Whenever I stumble on some article listing Apple’s ‘worst Macs’ — sometimes called Road Apples, sometimes called lemons — even before looking at the list I already know that there’s one particular Mac I’m going to find: the PowerBook 5300. I won’t say that this PowerBook was completely issue-free, but I believe that its ‘lemon’ fame is in part undeserved.
Somehow, there’s a common denominator between the PowerBook 5300 and the Newton. Both got a bad reputation for what essentially was a non-issue, and from there it was just throwing the baby out with the bathwater. With the Newton it was the handwriting recognition (yes, it was not extraordinary in version 1.x of NewtonOS, but got amazingly better in version 2.x). With the PowerBook 5300 it was mainly the famous issue with the exploding batteries. As Dan Knight of Low End Mac writes (emphasis mine):
Originally designed to use LithIon batteries, Apple recalled the 5300 after some of the new batteries burst into flames on the assembly line. Not only was this an embarrassment to Apple, but the PowerBook 5300 became the butt of many jokes even though none of the troublesome batteries ever made it to market.
The PowerBook 5300 got included (obviously) in this recent article by Stephen Hackett, Some of Apple’s Lemons, which is otherwise a very well-informed and spot-on piece.
I strongly suspect that, among the tech writers who have written such lists of ‘worst Macs ever built’, there isn’t a single one of them who has actually used a PowerBook 5300 for as long as I have. I acquired my 5300ce second-hand in late 2001. It has a 117MHz PowerPC processor, 64MB of RAM and a 1.1GB hard drive. The original owner got it new in 1995 and took good care of it, to the point that when he sold it to me, the PowerBook was in mint condition after being in use for five full years. (Only the piece of plastic covering the ports on the back was missing, but I wouldn’t consider it a big deal.) The battery still held a 40-minute charge.
I’ve been using this PowerBook for the past 12 years without issues. Amazingly, the battery still holds enough charge to allow the PowerBook to complete the boot process.
Apart from my specific PowerBook 5300 unit, I have a certain expertise with Macs of this vintage because during the 1990s I did a lot of freelance Mac tech support, so I handled quite a number of these laptops.
Anyway, let’s take a look at the issues summarised by Hackett and review them one by one:
Cracks in the plastic casing.
I’ve witnessed this issue on very few PowerBook 5300 models. Comparatively, I’ve seen cracks in the plastic casing occurring much more frequently on clamshell iBooks, particularly around the small Apple logo beneath the screen; a problem possibly caused by tight hinges.
My PowerBook 5300 has started showing a small crack in the casing a couple of months ago, therefore 18 years after being manufactured. I’m willing to cut it some slack at this point, eh?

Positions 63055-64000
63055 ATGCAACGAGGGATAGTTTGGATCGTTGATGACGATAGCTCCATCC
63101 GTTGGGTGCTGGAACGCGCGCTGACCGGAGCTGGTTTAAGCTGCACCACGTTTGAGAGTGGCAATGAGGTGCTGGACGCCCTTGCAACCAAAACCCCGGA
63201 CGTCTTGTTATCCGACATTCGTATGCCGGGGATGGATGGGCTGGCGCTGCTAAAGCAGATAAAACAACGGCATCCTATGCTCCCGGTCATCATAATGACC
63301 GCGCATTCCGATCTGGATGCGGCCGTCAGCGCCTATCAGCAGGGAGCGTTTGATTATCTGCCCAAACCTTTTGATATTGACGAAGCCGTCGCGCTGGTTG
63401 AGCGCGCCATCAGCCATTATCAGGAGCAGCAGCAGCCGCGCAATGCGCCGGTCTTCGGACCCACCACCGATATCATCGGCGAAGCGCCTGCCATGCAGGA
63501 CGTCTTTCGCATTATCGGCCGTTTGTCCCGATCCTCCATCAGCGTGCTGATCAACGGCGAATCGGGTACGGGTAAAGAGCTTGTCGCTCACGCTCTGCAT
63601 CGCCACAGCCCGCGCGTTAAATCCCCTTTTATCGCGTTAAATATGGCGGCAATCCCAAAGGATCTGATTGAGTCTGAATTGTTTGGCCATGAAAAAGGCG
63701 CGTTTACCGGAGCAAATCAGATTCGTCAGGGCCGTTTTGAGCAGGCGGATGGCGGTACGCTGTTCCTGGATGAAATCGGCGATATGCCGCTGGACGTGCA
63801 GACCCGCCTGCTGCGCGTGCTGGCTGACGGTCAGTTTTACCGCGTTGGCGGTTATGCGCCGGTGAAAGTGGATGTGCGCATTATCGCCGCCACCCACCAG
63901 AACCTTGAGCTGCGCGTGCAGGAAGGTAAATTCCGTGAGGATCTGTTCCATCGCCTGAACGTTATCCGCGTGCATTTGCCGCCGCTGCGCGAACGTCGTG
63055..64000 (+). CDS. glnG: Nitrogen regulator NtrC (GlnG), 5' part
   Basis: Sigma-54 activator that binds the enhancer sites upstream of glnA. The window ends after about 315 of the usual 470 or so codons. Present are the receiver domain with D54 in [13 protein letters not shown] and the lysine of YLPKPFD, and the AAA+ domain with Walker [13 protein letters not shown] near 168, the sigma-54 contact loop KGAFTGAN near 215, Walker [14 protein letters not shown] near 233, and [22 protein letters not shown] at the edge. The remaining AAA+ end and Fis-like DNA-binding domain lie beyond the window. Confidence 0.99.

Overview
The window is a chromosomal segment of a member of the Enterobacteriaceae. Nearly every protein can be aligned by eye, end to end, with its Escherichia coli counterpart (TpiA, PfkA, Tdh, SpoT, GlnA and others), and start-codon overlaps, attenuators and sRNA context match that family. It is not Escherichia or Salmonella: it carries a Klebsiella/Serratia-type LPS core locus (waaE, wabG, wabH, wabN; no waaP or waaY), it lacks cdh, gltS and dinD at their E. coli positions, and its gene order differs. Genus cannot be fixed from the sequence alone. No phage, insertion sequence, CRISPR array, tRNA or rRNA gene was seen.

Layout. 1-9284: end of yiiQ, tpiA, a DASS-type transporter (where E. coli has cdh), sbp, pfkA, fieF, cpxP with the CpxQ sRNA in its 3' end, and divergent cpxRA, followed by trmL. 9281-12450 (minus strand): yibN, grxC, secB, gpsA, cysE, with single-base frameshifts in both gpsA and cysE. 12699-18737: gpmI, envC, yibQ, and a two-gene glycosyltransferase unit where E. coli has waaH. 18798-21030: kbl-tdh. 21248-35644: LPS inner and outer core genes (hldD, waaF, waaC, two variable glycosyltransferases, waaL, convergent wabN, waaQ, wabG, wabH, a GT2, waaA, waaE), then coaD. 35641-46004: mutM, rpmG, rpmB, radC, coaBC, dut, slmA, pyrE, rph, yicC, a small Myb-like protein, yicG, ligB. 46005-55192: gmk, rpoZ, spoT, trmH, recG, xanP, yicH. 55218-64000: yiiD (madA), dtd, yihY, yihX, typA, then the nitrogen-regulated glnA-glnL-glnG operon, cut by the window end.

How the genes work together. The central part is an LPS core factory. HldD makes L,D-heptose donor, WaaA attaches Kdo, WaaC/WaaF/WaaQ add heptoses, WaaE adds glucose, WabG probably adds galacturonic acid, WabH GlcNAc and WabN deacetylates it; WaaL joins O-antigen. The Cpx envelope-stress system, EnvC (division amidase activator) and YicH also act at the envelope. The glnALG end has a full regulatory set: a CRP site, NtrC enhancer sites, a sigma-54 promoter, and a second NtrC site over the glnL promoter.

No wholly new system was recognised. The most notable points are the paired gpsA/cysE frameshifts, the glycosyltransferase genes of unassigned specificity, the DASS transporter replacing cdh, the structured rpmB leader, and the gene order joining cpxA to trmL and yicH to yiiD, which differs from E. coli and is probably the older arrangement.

Vertical lines present on the display due to pinched ribbon cables in the hinges.
I’ve never seen this issue in person. I was told about one case by a fellow Mac consultant years ago. I personally saw this happen a lot with PowerBook 180 and 190 models, though.
A few cases, yes, and in all of them the owner admitted to not treating the PowerBook with much care. I’m not denying the issue, of course, but let’s just say that in my career as a Mac tech support freelancer, I’ve seen more cracked hinges on Titanium G4 PowerBooks than on PowerBook 5300 units. Strange that the Titanium PowerBook G4 never gets a mention among the ‘road apples’ for that, no?
Poor performance due to the lack of a L2 cache.
Here I can only speak subjectively. At the time it was introduced (1995), the PowerBook 5300 wasn’t certainly as fast as some of the desktop Power Macintoshes of the same era (especially the 8500 and 9500 series), but as far as laptops went, it wasn’t exactly sluggish either. Having the maximum RAM installed (64MB) and upgrading to System 7.5.3 or 7.5.5 helped a lot, too. Theoretically, the PowerBook 5300 supports system software versions up to Mac OS 9.1, but in my experience you’ll want to stop at Mac OS 7.6.1 or 8.1, and I suggest going Mac OS 8.1 only if you have maxed the RAM.
Having used my PowerBook 5300 rather frequently over the past 12 years, I can say that, while it may not be the fastest pre-G3 PowerBook, it has proven to be a capable and reliable machine. For example, at the moment I’m writing this very article in BBEdit Lite 3.5.1 on the PowerBook 5300 itself, and there are a few apps opened in background as well:
- Internet Explorer 5.1.7, opened on my main website.
- Acrobat Reader 4, which by the way opens in less than 2 seconds and with two PDF documents open it only takes up less than 10MB of memory.
- iCab 2.99, opened on Low End Mac’s website.
- Graphic Converter 4.01, with a PICT file I needed to crop and convert to JPEG.
There are still 39MB of contiguous RAM available, and switching from an app to another is rather seamless, considering I’m on a 19 year-old machine using Mac OS 8.1.
Fires due to a bad Sony lithium ion batteries that overheated while charging.
As I emphasised at the beginning by quoting that bit written by Dan Knight, that problem happened internally during production and therefore did not impact users directly.
In conclusion, I’ve written about my personal experience with a PowerBook 5300 over 12 years of use and recalling the direct experience I had with these laptops as a freelancer doing Mac tech support in the 1990s, when these machines were new. I’m sure there are other experienced Mac users and technicians out there who will have different stories to tell; but from my perspective, I really can’t count the PowerBook 5300 among Apple’s lemons.